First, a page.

Folks from Etowah County often travel to and through Georgia for a variety of reasons (that don’t always involve Atlanta). So, earlier this year we issued a warning about the new hands-free law that took effect July 1 in our neighboring state.

It prohibits drivers not just from holding a cellphone, but from having it in contact with any part of their bodies while behind the wheel of a vehicle on the state’s roadways, unless they are making an emergency call. Drivers can only make or take non-emergency calls via speakerphone, a wired connection to their vehicle, or regular or Bluetooth headphones, and of course can’t send or receive text or email messages. (All of those things are fine if you’re stopped, but being stuck in traffic — cough, cough, Atlanta, cough, cough — doesn’t count as being “legally parked.”) GPS and voice to text usage is permitted.

Our warning came with unequivocal support for the law — the same support we’ll deliver should Sen. Jim McClendon, R-Springville, follow through on his intention to introduce a similar law in the Alabama Legislature’s 2019 session.

McClendon told ABC 33/40 last month that the Georgia law appears to be doing what it’s supposed to do — lessen the number of crashes caused by drivers distracted by gadgets — and he has the same goal for Alabama. He said other legislators are considering similar bills, which is a strong signal that some kind of restriction will be on the books.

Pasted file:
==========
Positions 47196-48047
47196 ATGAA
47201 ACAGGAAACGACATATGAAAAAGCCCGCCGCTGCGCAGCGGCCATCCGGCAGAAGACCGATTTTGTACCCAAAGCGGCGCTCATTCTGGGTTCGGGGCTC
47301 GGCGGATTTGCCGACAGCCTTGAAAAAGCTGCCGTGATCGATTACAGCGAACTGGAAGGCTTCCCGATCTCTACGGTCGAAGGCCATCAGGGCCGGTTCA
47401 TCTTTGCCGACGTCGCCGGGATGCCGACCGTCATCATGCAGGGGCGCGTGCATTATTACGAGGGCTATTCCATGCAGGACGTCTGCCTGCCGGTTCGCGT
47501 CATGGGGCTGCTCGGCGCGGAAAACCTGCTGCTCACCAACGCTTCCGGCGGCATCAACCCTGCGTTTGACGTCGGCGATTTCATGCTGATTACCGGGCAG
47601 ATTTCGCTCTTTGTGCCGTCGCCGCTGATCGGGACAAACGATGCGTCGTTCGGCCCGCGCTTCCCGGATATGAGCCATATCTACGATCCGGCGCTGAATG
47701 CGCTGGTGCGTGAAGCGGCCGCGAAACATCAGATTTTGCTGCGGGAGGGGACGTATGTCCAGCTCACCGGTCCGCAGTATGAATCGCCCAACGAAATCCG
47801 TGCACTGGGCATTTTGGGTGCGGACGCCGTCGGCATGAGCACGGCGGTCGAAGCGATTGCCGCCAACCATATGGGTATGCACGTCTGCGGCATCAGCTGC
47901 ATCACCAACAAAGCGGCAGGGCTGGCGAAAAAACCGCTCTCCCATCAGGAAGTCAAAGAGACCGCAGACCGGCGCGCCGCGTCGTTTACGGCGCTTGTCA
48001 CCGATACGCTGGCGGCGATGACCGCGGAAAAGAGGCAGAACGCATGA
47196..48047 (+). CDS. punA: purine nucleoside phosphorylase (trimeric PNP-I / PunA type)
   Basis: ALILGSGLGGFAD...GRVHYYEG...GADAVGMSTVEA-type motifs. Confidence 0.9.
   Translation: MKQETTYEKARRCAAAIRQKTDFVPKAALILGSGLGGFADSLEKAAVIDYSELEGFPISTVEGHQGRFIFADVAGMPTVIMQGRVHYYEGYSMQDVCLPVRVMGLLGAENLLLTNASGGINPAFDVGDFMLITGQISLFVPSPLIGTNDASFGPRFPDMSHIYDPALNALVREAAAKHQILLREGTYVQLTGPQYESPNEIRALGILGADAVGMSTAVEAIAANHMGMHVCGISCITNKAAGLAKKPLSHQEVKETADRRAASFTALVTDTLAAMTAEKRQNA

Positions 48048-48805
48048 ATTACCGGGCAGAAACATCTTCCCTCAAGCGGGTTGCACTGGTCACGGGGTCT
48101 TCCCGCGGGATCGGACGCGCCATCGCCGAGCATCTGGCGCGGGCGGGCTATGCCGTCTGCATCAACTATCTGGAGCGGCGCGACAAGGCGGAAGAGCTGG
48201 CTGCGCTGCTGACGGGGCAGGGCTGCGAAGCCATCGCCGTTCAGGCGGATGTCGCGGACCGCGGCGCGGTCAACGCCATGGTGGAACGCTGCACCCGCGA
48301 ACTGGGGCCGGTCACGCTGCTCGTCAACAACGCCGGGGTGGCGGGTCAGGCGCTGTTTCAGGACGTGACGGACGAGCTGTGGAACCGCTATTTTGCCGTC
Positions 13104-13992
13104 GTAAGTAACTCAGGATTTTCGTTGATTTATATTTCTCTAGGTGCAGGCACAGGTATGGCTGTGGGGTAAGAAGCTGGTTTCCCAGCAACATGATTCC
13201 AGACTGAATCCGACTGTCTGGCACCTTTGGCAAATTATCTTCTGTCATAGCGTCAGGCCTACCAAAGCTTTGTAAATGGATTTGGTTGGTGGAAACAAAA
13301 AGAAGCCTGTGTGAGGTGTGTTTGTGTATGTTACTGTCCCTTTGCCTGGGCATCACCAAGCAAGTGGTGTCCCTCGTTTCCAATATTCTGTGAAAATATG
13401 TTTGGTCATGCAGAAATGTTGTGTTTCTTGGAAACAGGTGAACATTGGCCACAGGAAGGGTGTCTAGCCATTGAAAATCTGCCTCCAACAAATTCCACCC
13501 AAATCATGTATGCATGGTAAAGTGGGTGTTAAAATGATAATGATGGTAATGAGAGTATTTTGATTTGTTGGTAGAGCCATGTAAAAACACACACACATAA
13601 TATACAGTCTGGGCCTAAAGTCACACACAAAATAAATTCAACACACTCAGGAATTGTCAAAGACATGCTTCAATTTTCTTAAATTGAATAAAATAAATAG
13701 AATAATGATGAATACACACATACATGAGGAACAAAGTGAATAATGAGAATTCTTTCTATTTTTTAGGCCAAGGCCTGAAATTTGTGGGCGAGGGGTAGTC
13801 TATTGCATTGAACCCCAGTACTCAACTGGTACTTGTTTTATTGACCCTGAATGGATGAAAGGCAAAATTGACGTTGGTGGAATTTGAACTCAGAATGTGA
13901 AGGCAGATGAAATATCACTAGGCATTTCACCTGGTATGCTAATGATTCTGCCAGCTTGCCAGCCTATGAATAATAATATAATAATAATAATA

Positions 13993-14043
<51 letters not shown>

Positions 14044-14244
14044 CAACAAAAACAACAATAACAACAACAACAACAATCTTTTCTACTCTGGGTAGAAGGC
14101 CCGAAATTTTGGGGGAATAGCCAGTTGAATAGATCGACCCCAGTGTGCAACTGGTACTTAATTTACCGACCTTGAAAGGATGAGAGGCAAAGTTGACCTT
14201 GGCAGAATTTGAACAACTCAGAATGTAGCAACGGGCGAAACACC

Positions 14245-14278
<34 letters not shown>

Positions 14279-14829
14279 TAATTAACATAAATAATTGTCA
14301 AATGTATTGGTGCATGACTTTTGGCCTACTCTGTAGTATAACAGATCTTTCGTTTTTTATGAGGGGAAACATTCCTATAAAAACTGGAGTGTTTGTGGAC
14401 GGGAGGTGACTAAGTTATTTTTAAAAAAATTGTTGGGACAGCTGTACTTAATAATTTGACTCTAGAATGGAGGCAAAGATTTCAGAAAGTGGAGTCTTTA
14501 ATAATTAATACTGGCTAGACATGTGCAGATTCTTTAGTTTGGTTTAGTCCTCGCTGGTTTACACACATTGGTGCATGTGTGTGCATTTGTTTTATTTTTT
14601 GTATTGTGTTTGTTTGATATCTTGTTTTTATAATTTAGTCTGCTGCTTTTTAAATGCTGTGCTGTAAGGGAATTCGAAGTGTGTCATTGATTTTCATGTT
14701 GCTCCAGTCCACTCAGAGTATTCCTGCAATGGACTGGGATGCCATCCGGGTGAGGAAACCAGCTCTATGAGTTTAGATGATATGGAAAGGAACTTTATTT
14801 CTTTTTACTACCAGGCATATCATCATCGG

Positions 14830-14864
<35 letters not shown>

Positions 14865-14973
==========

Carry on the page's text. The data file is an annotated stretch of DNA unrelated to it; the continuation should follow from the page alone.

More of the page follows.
Cue the teeth gnashing:

• “It’s just a money-making scheme!” Well, the monetary penalties in the Georgia law are pretty tame for traffic fines: $50 for a first offense, $100 for a second offense and $150 for other offenses, although drivers also will be docked points on their licenses. Call us mean, but we’d like to see a little more sting.

• “It’s the nanny state trying to protect us from ourselves!” Well, there’s a little bit of that involved; people in civilized societies generally don’t sit around and say “Knock yourselves out killing yourselves” even if a bit of free will is involved. We’re more interested in protecting everyone else from folks who can’t abide by the No. 1 expectation that comes with being handed a driver’s license: “Pay attention to what you’re doing while you’re in control of a vehicle.” (Honk if you’ve had to dodge someone obliviously lost in an electronic haze.)

• “What if it’s an emergency?” Well, the Georgia law has an emergency call exemption, and we trust any law passed in Alabama will carry one as well. Perhaps, though, there needs to be a more precise definition of “emergency.” We think that word ought to be saved for something cataclysmic — when someone is hurt, sick, dying or in serious trouble. It ought not apply to, say, Alabama or Auburn scoring a touchdown, what someone’s done to make you mad or the latest office, school or church gossip. That can wait until you get off the roadways. (A true “here’s your sign moment”: A woman in Minnesota crashed her vehicle on an interstate in October, after being seen crossing over lanes and not just driving on the road’s shoulder but the grass adjacent to the shoulder. She was watching Netflix on her cellphone, which was on the passenger seat. Ain’t no TV show or movie that important.)

According to the Centers for Disease Control and Prevention, an average of 9 people are killed and more than 1,000 hurt every day in vehicle crashes involving distracted driving.

That’s the bottom line here; no other factors are relevant.

We wish everyone would do the right thing without any compulsion. Unfortunately, that’s not realistic.

Why not go ahead and try the hands-free route — the hardware isn’t that expensive these days — and get used to it before the hammer arrives? It might actually be liberating.